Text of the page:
There's a strong desire to protect and preserve while forging ahead with solutions that are right for Vermont. These are sometimes at odds, as the evening's panelists illustrated.

Ryan Walsh, a poet who grew up in West Virginia made the observation that struck me most deeply. As photographs of mountain-top removal mining "from his West Virginia backyard" flickered across the screen, he commented matter-of-factly that worrying about the aesthetics of renewable energy borders on lunacy in the face of ecological damage done elsewhere in the pursuit of fossil fuels. So, we're facing a luxury problem, right?

Nora Mitchell, Director Emerita of the Conservation Study Institute, noted that Vermont's stories are those of the past, and those stories change and whether the pace of change contributes to some folks' discomfort. So, I'm wondering if we're concerned with change as much as we're concerned with renewable energy.

Rick Smardon, studying the psychology and sociology of landscape change noted, what is it that drives acceptance of renewable energy? and that folks tend to think that an impending change will be worse than it is. Typically, when asked after a change is made, they say, "it's not so bad", but the perception is that the change is bad - this is not always so.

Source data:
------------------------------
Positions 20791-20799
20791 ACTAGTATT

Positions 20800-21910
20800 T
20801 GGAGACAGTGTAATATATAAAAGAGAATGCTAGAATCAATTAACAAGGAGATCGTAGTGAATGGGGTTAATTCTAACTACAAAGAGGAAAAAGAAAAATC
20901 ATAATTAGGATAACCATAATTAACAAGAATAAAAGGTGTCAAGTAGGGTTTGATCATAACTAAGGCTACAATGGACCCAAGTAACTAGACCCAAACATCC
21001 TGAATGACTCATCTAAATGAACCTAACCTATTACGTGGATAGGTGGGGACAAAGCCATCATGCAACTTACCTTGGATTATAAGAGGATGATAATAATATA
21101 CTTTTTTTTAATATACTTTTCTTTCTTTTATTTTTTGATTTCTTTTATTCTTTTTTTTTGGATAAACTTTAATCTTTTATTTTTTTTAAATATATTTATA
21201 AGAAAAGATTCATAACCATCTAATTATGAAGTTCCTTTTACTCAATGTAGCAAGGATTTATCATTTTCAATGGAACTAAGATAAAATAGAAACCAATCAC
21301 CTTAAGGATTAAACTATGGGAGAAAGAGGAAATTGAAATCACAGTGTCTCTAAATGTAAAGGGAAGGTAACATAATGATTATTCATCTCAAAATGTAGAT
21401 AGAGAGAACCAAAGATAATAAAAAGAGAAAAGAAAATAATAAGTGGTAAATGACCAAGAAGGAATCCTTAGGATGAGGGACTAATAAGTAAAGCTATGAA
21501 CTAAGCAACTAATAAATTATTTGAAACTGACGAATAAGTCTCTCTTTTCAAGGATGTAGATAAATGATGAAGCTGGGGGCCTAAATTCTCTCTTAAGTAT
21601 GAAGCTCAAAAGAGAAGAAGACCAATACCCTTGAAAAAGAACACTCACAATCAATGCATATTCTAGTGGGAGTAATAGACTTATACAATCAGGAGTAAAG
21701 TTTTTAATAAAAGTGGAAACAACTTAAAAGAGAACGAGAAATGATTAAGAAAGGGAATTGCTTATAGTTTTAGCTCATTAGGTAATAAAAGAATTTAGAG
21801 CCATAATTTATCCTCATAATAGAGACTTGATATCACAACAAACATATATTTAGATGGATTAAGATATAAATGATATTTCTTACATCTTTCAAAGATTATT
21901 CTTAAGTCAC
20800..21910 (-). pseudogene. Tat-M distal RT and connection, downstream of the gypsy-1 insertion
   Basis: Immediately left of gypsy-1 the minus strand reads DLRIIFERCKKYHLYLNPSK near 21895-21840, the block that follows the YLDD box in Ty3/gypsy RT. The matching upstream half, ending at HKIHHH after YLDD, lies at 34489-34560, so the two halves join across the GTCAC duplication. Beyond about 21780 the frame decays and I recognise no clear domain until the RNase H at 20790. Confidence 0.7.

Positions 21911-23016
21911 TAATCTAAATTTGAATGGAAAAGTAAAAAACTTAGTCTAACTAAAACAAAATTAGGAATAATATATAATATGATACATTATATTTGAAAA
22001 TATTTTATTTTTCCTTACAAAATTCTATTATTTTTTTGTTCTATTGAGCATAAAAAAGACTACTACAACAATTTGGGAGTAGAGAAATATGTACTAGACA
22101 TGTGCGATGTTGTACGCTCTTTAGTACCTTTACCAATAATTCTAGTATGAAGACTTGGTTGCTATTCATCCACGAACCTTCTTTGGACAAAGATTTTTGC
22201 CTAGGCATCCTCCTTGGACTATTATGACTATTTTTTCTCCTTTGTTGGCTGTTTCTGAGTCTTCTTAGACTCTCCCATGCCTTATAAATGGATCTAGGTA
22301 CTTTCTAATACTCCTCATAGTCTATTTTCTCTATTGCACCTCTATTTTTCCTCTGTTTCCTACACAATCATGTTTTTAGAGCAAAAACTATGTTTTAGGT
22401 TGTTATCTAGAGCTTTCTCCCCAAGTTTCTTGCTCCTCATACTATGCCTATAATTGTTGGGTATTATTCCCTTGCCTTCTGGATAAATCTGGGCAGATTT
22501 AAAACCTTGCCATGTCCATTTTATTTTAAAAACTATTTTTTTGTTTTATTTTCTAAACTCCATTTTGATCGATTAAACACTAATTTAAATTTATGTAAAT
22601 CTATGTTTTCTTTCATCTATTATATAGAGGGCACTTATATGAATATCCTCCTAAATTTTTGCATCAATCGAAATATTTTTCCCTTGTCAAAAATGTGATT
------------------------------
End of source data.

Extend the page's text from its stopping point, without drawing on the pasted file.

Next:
Pamela Fraser, artist and Assistant Professor of Studio Art at the University of Vermont commented on the aesthetic impact of power lines and our adjustment to them over time. There were most certainly people that objected to them at some point. She also commented on the use of the word "nostalgia", that it can be a crutch for resisting change. We've adjusted to grain silos, to ski trails hewn out of forested hillsides, highways, power lines, gas stations, etc. These were new technologies (good or bad is another topic) that were at one point resisted - how did we adjust?

Time for the disclosure.

I work in renewable energy with certified BCorp and Vermont Benefit Corporation SunCommon, where we focus our business lens on people, planet, and profit. What made our move to Vermont possible was the creation of renewable energy jobs here in Vermont, which top 16,000 at the moment.  Depending on what you read, we're the demographic needed here, a young family that will help fuel the economy and add to the tax base as we buy homes and our kids enter local schools. Renewable energy helped make that happen.

I'm confident that we can overcome the challenges associated with the current renewable energy debates. We have to. Climate change is happening.

We can do our part to preserve the Vermont environment that generations have appreciated. Maybe, just maybe, the seventh generation of my family will be real Vermonters, and find themselves in a world we helped make better by what we do right here and now.

Thursday, September 03, 2015

Dead Children - Something's Wrong.

I'm not sure where to start with this.

I've written about it before, nearly two years ago and ten tears ago. It unleashes frightening emotions.